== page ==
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Mom sues Meta and Snap over her daughter's suicide

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The mother of an 11-year-old girl who killed herself last year is suing Facebook parent company Meta and social media company Snap, alleging they are responsible for her daughter's death.

In the lawsuit, Tammy Rodriguez accuses the two companies, Meta-owned Instagram, and Snap-owned messaging app Snapchat of causing her daughter, Selena Rodriguez, to become addicted to what the complaint calls their "dangerous and defective social media products."

Selena Rodriguez took her own life last July "after struggling with the harmful effects of social media," her mother, of Enfield, Connecticut, alleges in the suit, which was filed in San Francisco federal court on Thursday. More broadly, the complaint claims the apps are explicitly designed to "exploit human psychology" through the use of sophisticated algorithms and artificial intelligence. 

The litigation comes as social media companies face growing scrutiny for the effects on younger users. It also comes after former Facebook product manager Frances Haugen in October told lawmakers that Facebook prioritizes profit over user safety. In November, meanwhile, 10 states launched a probe into whether Meta violated consumer protection laws by trying to attract kids to its platforms, including Instagram.

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"Facebook, now Meta, has failed to protect young people on its platforms and instead chose to ignore or, in some cases, double down on known manipulations that pose a real threat to physical and mental health — exploiting children in the interest of profit," Massachusetts Attorney General Maura Healey, a Democrat, said in a statement announcing the effort.

At the time, a Meta spokesperson said the company has "led the industry in combating bullying and supporting people struggling with suicidal thoughts, self-injury, and eating disorders."

"Unreasonably dangerous"

The social media giants have spent billions to encourage addictive use of their platforms and despite having the resources to design products that are safe for ordinary consumers, including minors, Rodriguez alleged in her suit. 

That business models depends on maximizing users' screen time. Neither app costs anything to download. Instead, they make their money from selling advertisements, and the more time a user spends on the platform, the more ads they can view. Internal Meta documents refer to reduced time spent on the app by minors as an "existential threat" to its business, the lawsuit states.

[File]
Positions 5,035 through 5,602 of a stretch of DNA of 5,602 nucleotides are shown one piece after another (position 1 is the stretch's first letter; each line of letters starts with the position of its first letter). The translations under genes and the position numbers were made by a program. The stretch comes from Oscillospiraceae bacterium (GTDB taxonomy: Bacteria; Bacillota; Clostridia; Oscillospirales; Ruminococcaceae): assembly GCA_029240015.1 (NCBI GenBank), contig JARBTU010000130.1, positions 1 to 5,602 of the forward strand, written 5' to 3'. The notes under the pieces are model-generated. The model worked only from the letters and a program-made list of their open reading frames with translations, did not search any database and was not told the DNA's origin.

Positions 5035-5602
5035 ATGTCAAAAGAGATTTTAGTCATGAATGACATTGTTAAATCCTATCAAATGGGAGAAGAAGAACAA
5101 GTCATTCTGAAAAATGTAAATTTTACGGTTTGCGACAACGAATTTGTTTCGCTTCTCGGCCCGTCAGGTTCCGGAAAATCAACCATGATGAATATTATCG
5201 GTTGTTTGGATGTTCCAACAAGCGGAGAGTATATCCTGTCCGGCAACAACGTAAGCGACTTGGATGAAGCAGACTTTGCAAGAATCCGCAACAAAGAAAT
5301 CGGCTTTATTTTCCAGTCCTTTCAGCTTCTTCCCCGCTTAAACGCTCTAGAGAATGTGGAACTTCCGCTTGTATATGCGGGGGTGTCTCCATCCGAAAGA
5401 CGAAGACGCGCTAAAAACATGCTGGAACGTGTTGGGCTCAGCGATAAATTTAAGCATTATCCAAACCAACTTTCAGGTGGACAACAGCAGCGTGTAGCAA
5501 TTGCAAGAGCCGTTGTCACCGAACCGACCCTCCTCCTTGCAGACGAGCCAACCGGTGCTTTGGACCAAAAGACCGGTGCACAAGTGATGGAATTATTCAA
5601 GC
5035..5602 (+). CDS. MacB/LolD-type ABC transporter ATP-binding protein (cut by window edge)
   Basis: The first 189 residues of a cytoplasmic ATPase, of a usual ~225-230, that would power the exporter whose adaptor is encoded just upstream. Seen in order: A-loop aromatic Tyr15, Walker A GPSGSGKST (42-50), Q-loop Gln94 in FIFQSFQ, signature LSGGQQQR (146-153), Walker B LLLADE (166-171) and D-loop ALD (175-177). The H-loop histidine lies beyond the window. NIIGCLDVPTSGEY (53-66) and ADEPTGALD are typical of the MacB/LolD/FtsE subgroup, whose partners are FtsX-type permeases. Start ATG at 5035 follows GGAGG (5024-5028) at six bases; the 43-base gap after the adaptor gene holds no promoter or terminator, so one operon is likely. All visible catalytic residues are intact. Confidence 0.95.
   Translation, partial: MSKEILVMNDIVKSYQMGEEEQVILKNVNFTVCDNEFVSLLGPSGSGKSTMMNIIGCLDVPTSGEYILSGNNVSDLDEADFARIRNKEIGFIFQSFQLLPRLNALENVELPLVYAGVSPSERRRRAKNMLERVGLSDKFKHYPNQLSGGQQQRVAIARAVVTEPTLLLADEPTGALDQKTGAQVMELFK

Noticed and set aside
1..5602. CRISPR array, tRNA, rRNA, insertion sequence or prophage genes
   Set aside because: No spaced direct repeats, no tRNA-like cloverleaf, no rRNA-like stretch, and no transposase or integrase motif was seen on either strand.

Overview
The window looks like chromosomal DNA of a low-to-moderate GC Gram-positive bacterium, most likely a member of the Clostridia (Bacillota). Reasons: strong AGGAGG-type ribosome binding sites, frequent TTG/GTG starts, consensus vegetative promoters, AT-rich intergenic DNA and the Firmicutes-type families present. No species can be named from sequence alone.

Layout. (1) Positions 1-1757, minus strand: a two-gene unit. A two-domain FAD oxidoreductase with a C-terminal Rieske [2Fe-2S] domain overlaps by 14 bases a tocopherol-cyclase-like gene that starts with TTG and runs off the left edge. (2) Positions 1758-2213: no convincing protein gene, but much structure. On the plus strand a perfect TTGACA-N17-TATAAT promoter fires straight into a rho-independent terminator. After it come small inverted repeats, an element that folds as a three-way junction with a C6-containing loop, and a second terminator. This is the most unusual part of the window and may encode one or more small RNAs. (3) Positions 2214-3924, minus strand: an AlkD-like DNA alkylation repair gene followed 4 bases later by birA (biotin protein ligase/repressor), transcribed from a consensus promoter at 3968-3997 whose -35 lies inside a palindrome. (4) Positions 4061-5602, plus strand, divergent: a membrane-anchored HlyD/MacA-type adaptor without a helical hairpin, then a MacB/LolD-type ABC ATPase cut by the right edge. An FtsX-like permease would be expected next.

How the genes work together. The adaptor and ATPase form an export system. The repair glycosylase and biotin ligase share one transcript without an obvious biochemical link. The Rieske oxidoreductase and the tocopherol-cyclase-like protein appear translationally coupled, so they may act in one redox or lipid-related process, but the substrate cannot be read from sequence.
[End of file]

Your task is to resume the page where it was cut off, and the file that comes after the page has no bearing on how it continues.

The complaint also accuses Snap of deliberately encouraging "extreme and addictive behaviors by its largely teenage and young-adult users." Similarly, Instagram's design, in the hands of children, "is unreasonably dangerous to the mental well-being of underage users' developing minds," the lawsuit contends. 

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Rodriguez, who is represented by Social Media Victims Law Center, a Seattle, Washington-based legal group focused on the social media industry, said her daughter used the apps for two years before her death. She added that her efforts to limit her daughter's social media use "caused Selena to run away in order to access her social media accounts on other devices," according to the suit. 

A therapist who treated Selena Rodriguez said "she had never seen a patient as addicted to social media as Selena."

The COVID-19 pandemic only worsened the addiction, causing her to become increasingly depressed and sleep-deprived, the lawsuit claims. 

Snap said it is committed to keeping its users safe. 

"We are devastated to hear of Selena's passing and our hearts go out to her family. While we can't comment on the specifics of active litigation, nothing is more important to us than the wellbeing of our community," a Snap spokesperson said. "In fact, Snapchat helps people communicate with their real friends, without some of the public pressure and social comparison features of traditional social media platforms, and intentionally makes it hard for strangers to contact young people." 

Meta did not immediately respond to a request for comment. 

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